Frequently Asked Questions (FAQ)
Long-Term Acute Care
What is a Long-Term Acute Care Hospital?
A Long-Term Acute Care Hospital (LTACH) is a unique type of hospital that serves the medically complex, critically ill and catastrophically injured population. We provide an acute level of care to patients requiring a longer hospitalization and greater levels of care.
At times, patients in a Short-Term Acute Care Hospital (STACH) require longer periods of hospitalization due to acute illness or complications of surgery or trauma. Once the patient is stabilized, it can be weeks before the patient is ready to be transferred to a Skilled Nursing Facility, Acute Rehabilitation Facility, or home.
The goal of an LTACH is to rehabilitate patients to a healthcare setting which will allow them greater independence and medical stability.
What Can a Long-Term Acute Care Hospital Do That Cannot Be Done Where I Am?
LTACHs allow patients to stay and receive care for extended periods of time. The length of stay at an LTACH depends on the severity of the patient’s illness but is typically 25 days. BridgePoint LTACHs provide teams of interdisciplinary caregivers who work together to tailor patient-focused healthcare plans.
What Types of Patients Go to a Long-Term Acute Care Hospital?
Patients with one or more complex medical conditions are referred by their physicians to an LTACH. Our LTACHs provide patient-centered care in our Critical Care, Cardiac Monitored or Medical/Surgical Units.
How Often Am I Being Seen by a Physician?
All patients in the LTACH are seen by a physician daily and have access to physician specialists 24/7.
What Are the Patient Visiting Hours?
Patient visiting hours are from 11:30 am to 8:00 pm (special accommodations can be made upon request). We have free visitor parking available at all our locations.
How Is a Long-Term Acute Care Hospital Licensed, Certified and Accredited?
We are licensed as an acute care hospital, certified by Medicare and accredited by The Joint Commission. LTACHs have the same regulatory standards all hospitals are required to abide by.
We are not a Chronic Care, Skilled Nursing, or Inpatient Rehabilitation Facility. If you are being referred to an LTACH, your physician feels you are in need of extended hospitalization with specialized interdisciplinary care.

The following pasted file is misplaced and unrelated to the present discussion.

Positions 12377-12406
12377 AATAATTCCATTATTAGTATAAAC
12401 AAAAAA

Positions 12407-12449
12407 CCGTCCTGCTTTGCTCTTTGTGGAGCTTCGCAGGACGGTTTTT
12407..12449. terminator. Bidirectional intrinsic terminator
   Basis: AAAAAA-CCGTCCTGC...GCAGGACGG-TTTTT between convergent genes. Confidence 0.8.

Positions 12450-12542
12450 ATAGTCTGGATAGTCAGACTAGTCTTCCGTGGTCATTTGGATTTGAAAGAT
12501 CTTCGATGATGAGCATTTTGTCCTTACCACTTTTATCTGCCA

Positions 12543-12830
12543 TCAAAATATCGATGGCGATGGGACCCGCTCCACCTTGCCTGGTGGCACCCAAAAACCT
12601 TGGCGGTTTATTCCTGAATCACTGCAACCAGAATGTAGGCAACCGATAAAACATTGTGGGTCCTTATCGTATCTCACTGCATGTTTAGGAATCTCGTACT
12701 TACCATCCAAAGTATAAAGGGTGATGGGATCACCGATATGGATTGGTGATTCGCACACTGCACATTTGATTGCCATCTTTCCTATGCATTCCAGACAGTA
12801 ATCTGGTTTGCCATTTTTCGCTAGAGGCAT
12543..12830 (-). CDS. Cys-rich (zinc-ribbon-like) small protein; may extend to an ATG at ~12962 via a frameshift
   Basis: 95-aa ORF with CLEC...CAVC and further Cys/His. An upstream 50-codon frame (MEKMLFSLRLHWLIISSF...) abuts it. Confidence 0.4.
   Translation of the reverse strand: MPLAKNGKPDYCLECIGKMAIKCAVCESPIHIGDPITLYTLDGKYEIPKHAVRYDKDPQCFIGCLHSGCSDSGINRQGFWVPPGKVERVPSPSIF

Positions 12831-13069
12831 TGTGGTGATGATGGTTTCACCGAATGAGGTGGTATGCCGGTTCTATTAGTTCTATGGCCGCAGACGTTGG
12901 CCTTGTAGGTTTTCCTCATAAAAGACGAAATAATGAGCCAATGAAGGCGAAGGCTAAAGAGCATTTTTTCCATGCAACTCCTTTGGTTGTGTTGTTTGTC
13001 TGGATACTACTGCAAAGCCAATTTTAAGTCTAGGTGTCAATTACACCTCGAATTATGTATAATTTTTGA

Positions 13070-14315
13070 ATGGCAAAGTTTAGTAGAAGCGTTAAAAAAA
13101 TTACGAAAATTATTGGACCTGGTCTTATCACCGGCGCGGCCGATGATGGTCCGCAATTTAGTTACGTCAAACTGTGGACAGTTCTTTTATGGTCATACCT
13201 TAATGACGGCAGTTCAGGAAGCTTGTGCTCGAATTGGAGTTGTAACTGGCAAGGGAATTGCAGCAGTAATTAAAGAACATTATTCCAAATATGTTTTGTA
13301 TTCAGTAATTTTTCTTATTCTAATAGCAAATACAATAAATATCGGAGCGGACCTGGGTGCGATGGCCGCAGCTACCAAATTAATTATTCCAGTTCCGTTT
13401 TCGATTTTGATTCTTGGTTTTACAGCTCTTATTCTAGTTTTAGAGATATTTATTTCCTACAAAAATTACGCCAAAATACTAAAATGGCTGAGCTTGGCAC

Sub-Acute & Rehabilitation and Skilled Nursing Facilities
What is a Sub-Acute and Rehabilitation Facility?
A Sub-Acute and Rehabilitation Facility is less intensive than acute rehabilitation and focuses on physical and functional improvement and personal independence of the patient. Today’s shorter hospital stays result in patients being discharged before they are ready to function independently and safely at home.
In order to prepare patients to return to their own homes, continued skilled nursing care and rehabilitation is often required. In these facilities, patients are cared for by a multidisciplinary team of experienced and welcoming physicians, dietitians, social workers and activity workers who round out the spectrum of clinical services.
What is a Skilled Nursing Facility?
A Skilled Nursing Facility (SNF) is a clinical care provider offering 24-hour licensed nursing care. A SNF primarily provides services for residents requiring medical and nursing care and/or therapy services for rehabilitation.
A licensed physician supervises each patient’s care, while a nurse and other medical professionals, such as occupational or physical therapists, are always onsite.
What is the difference between a Skilled Nursing Facility (SNF) and an Assisted Living Facility?
The Sub-Acute unit provides post-surgical care, wound care, pain management, IV therapy, nutritional counseling and restorative rehabilitation. Patients recovering from orthopedic surgery (e.g. knee or hip), as well as those recovering from strokes and other neurological disorders, are treated in the sub-acute unit.
Care at a Skilled Nursing Facility typically includes physical therapy, occupational and speech rehabilitation, intravenous therapy, post-surgical stabilization, pulmonary management and wound care.
Our SNFs also provide assistance with administration of medications and aid in a variety of daily living needs, including dressing, bathing, walking and eating.
How Often Am I Being Seen by a Physician/Social Worker/Case Manager?
All patients are seen by a physician, social worker and a case manager at least once a week and on an as-needed basis. Our patients have access to physician specialists 24/7.
What Are the Patient Visiting Hours?
Patient families can visit the patients 24 hours a day, 365 days a year. We have free visitor parking available at all our locations.